By: Comrade Mary
ST. LOUIS: Since Sunday February 7, a coalition of more than 200 volunteers and 11 churches and shelters collaborated to form Winter Haven, opening 250 beds over the last two weeks during freezing weather by opening motels and pop-up shelters at churches. “I’ve never seen a coalition come together like this before,” Teka Childress, founder of St. Louis Winter Outreach said. St. Patrick Center, Horizon Housing and Tent Mission STL partnered to open a 24-hour safe haven site. Safe havens do not have requirements, and accept anyone. This means regardless of gender, substance abuse or mental illness, unhoused people are welcome to stay there. It has been five years since St. Louis had a shelter like this. Volunteers saw the cruelty inflicted, seeing people kicked out of hospitals and jails onto the freezing streets because of their mental illnesses.
“We saw severe cases of frostbite all week. With temperatures so low, getting banned from shelters can be a death sentence,” Katy Beth Doman said, a volunteer with Tent Mission STL, a homeless outreach group in St. Louis. Over the week, volunteers heard a resounding, “You saved our lives” from guests at the shelters. The shelter situation in St. Louis has been precarious, causing frustration among outreach workers. Without a local government that prioritizes the lives of homeless people, instead prioritizing the needs and bottom lines of developers, gentrifiers, and large corporations, it has fallen largely on the shoulders of oftentimes working class volunteers to provide resources to people on the streets. “Why are we-a volunteer organization-working 60 to 80 hours a week?” Liam John of Tent Mission STL said. “Why are we the last resort?” The city of St. Louis has seen a decrease in dedicated shelters over the years, and lacks a real 24-hour shelter. Since the COVID-19 pandemic began in 2020, advocates have requested CARES Act funds for a safe haven shelter. In response, Mayor Lyda Krewson’s administration has said, “We’re not your personal piggy bank.” This came after at least five evictions of homeless tent encampments since the pandemic began. Lyda Krewson has come under fire for a variety of crimes against the people, which led to her declaration to not run for an additional term after a wave of protests targeting her home and city hall demanding her resignation last year. None of the current mayoral candidates, Tishaura Jones, Lewis Reed, Andrew Jones, or Cara Spencer, have a real plan to serve the people, because all four candidates simply traffic in the struggles of the people while ignoring their demands. This is the behavior of all ruling class politicians, once again demonstrating how the electoral system is a farce.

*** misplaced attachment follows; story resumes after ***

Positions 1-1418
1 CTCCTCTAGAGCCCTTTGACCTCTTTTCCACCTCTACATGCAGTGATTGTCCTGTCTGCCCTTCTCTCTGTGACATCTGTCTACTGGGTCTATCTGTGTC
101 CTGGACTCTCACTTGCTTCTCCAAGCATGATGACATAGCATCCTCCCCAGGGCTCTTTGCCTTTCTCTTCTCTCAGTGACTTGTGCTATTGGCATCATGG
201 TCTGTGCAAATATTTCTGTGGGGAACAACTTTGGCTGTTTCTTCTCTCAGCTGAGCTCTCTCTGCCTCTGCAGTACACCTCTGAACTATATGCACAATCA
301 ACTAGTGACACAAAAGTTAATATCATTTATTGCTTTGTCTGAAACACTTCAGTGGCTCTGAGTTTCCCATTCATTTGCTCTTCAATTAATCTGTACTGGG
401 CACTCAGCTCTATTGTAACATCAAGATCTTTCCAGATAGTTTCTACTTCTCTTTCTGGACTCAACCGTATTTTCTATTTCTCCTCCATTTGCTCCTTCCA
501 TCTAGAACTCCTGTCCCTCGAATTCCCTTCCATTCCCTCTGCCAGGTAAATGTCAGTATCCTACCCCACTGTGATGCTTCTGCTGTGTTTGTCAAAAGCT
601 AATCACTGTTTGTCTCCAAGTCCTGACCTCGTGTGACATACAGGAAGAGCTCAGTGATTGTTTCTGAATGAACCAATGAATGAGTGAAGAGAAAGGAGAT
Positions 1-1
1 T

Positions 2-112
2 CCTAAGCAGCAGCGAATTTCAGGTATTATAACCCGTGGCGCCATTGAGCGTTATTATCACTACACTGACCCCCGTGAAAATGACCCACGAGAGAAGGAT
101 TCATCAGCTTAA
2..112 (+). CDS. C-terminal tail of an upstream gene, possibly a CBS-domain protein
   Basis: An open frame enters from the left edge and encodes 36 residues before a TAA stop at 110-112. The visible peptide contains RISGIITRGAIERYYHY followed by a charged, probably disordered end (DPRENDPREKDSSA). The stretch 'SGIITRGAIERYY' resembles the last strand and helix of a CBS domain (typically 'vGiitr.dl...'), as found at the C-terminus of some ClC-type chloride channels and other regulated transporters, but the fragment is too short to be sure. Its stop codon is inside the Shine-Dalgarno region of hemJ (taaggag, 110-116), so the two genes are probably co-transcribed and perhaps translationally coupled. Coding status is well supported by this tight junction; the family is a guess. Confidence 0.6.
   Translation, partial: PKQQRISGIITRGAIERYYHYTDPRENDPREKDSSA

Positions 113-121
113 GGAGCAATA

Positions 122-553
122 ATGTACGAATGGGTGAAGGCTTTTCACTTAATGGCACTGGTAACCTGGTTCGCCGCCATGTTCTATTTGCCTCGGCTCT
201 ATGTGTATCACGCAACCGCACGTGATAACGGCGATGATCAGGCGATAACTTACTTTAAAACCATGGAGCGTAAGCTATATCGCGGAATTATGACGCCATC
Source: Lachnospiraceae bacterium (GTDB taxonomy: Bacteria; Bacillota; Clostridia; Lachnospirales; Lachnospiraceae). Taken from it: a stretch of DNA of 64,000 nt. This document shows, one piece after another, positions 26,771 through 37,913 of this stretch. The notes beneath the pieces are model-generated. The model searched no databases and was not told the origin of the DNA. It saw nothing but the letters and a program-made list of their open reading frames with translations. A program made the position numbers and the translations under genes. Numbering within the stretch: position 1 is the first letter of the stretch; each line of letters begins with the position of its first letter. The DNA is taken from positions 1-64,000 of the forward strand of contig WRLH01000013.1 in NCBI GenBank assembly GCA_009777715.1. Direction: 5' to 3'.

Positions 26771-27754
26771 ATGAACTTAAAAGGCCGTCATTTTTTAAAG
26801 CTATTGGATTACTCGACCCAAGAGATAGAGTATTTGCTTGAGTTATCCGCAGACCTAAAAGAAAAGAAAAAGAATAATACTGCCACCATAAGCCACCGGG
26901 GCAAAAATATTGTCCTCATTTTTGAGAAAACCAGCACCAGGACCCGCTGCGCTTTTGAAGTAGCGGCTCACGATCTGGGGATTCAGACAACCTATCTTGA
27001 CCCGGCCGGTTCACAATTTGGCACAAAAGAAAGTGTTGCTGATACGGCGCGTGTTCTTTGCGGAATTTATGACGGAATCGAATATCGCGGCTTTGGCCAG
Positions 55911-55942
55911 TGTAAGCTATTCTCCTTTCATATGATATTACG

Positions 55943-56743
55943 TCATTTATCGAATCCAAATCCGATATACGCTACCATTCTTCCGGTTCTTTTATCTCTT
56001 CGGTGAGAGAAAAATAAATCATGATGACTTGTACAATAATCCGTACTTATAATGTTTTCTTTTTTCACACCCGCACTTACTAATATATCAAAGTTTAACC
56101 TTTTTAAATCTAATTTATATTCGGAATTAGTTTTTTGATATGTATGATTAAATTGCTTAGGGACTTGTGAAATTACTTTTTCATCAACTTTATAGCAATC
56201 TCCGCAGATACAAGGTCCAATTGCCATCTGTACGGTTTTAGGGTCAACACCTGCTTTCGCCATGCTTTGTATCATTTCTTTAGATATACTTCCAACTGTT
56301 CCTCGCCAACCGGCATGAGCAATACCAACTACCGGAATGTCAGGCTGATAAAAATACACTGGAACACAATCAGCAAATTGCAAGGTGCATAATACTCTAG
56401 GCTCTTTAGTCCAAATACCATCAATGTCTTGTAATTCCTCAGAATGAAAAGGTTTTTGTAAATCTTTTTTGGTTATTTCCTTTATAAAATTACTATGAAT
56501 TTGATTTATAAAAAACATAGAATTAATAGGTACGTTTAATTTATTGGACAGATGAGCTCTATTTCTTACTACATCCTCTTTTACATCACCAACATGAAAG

Despite the challenges and frustration with local and federal government, there was mutual aid from the shelters and churches that opened their doors. People were contributing what they could. As the sun came back out and the snow melted, motel vouchers ended, and pop-up shelters closed. Volunteers drove people back to their previous encampments, sending them back with their bags full of supplies to survive the coming spring. Tim Huffman, a professor at St. Louis University and homeless advocate noted, “Sadness and frustration at the temporary and incomplete nature of the support we provided.” “We need low-barrier shelter 365 days a year,” Doman said. “To do that, we need an administration that actually values human life.”
As we have seen in St. Louis this week, mutual aid can do more for a community than the government. There has always been a revolutionary spirit in St. Louis of working class people helping each other through struggle, and throughout bourgeois administrations, we know we can rely on the people for survival. Mutual aid, however, has its limitations, namely, the redistribution of limited resources among workers and other exploited/oppressed classes. Mutual aid can not make revolution, only organizing and arming the people for class struggle can do so. Mutual aid, furthermore, must be really mutual, meaning taking place through bonds of solidarity among proletarians and furthering the class struggle leading to the seizure of power by the Communist Party, which is the Party of the working class.
Ultimately, though, revolutionaries know that only Communism can end the houseless crisis for good by collectivizing all housing stock and distributing it as needed. It is essential for revolutionaries to continue to integrate with these mutual aid efforts while pointing out the insufficiency of these efforts (which in many cases amount to charity, not real mutual aid). Mutual aid and service provision efforts are good also for getting contacts and conducting social investigation and class analysis, and this is how revolutionaries should orient towards them. FTP-STL members have been conducting active propaganda among volunteers and those served by the program, pointing out the insufficiencies of the capitalist system and the distortion of the mutual aid concept into charity, pointing out the need for organization of homeless people for class struggle, and gaining valuable contacts and SICA material.
Homeless organizer Marcus Hunt, known to the people as “Biggie”, said that the unhoused haven’t been protected by the CDC moratorium order for over a year, meaning that the STLMPD is able, legally, to break up encampments and continue their deeds in the service of the ruling class. An FTPSTL comrade who has been houseless raises the idea of a homeless union to serve as a combat organization and struggle against evictions and abuses of the houseless by the police. As the struggle between classes continues, the houseless will become more creative out of necessity. Communists should be prepared to support squats and provide eviction defense as needed and on short notice.